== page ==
Understanding Insolvency – Preferences and Statutory Demands25 June 2015
No matter how carefully managed a company is, most will face issues arising from insolvent trading, or non-payment of debts…read more
This is an action by a liquidator claiming repayment of monies paid by the company in liquidation to a creditor. At the time of the payment the company must have been insolvent or became insolvent by reason of the payment. The creditor has potential defences, which include, that it had no knowledge of the insolvency of the company. This is essentially an objective test, where all of the circumstances are considered and assessed.
In reality, and in most cases, a liquidator will agree to accept something less than the full amount claimed. This is because of the difficulties the liquidator faces in establishing his case, for example, proving insolvency or because there are potential defences to the claim.
Often a creditor will be aware of the financial difficulties the company is facing. The question then is how best to avoid a possible preference claim being made if the company goes into liquidation? For there to be a preference there must exist a creditor/debtor relationship, for example, if payment is made before the service is provided, then no creditor/debtor relationship exists, and accordingly, there can be no preference.
2. Statutory Demands
The law is quite clear that a creditor cannot use this procedure as a method of debt collection. Such a statement would bring a smile to those familiar with the area given that it is regularly used as a method of debt collection!
There are very strict limits that the debtor must be aware of, and any application to set aside a statutory demand, must be made within 21 days of service. Unless an application is made within this period then the debtor is deemed to be insolvent on the basis of non-compliance with the demand. Effectively, this means that if a winding up application is subsequently issued, then the debtor must be able to prove that it is solvent taking into account the subject debt.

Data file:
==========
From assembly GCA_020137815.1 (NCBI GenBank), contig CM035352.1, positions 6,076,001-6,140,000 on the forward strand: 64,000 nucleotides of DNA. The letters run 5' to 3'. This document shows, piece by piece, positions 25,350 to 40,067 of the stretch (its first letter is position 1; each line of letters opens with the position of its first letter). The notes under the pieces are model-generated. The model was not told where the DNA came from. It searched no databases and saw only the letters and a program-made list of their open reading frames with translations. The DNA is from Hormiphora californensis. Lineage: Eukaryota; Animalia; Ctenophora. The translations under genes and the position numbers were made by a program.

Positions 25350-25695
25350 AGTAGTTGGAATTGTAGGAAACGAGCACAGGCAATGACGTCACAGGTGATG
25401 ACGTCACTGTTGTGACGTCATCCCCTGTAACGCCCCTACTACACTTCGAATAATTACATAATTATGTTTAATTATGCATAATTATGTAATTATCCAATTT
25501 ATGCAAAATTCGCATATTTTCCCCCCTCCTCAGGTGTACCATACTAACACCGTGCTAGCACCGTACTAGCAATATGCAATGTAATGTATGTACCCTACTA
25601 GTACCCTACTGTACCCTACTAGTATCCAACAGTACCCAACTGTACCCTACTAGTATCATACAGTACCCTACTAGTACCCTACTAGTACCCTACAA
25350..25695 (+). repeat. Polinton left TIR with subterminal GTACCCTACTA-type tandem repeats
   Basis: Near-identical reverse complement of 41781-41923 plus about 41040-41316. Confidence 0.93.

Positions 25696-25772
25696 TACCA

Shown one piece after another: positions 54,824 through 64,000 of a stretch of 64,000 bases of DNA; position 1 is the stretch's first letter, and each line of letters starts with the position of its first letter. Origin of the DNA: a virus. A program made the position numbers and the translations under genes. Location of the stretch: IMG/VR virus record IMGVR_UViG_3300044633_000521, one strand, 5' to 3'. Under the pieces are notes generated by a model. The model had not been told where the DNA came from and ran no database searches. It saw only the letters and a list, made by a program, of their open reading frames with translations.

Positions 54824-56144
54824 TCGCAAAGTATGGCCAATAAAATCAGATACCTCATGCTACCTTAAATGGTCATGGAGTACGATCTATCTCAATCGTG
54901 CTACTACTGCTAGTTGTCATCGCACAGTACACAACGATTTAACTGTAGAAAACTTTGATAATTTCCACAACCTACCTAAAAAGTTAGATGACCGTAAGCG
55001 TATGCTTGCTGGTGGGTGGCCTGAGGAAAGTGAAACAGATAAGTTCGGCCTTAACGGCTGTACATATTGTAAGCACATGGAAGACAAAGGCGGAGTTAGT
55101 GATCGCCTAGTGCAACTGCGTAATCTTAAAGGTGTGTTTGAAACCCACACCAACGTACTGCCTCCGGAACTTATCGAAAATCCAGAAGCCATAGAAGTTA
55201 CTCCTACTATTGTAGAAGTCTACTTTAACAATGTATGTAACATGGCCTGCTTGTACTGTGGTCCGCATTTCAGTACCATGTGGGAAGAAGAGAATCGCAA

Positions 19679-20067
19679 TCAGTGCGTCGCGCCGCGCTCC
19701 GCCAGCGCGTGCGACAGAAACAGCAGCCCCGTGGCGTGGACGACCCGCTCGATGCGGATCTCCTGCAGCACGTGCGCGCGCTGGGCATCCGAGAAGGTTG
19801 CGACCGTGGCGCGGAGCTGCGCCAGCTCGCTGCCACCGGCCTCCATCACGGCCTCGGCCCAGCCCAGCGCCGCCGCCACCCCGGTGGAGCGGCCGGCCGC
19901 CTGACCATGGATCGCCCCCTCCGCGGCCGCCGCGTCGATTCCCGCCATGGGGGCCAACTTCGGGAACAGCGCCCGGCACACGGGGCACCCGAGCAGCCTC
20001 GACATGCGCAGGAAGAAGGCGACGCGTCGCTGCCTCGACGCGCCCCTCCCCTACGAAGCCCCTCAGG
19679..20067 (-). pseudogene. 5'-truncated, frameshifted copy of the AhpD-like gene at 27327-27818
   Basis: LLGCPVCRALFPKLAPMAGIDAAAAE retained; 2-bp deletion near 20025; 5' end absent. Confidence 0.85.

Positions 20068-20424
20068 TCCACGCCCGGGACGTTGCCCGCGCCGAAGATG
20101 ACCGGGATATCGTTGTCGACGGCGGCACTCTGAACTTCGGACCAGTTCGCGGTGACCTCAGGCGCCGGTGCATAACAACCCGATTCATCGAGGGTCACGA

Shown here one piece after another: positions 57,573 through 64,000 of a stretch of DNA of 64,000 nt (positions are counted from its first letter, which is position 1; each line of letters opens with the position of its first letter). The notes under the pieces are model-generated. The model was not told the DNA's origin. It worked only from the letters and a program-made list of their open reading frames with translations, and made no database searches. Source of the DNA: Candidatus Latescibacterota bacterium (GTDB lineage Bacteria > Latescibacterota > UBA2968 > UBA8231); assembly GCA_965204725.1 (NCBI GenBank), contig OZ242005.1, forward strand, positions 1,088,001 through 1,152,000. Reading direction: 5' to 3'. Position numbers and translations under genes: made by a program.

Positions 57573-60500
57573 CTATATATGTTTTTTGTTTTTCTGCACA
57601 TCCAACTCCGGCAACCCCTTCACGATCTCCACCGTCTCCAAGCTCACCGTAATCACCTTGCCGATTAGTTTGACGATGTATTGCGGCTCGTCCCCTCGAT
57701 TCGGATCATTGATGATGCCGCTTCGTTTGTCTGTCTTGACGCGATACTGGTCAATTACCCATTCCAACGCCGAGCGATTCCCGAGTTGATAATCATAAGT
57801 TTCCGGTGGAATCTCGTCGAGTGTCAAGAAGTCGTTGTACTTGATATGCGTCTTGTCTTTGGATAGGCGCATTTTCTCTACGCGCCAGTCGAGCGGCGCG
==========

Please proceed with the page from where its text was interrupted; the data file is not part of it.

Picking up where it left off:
Proving solvency is not easy and regularly requires expert evidence to establish that the company “can pay its debts as and when they become due and payable”.
As mentioned, any application to set aside the statutory demand must be issued and served within the 21 day period. The application must be supported by an affidavit and establish that there is a genuine dispute. This means that full particulars of the dispute, and why the debt is not owed, must be provided.
The most prudent course to adopt when a statutory demand is received is to immediately write to the creditor setting out in detail the defence and demanding that the demand be withdrawn within a strict time limit. If it is not, then application must immediately be made and served within the 21 day timeframe – if the debtor is successful in applying to set aside the demand, then costs should be awarded in favour of the debtor.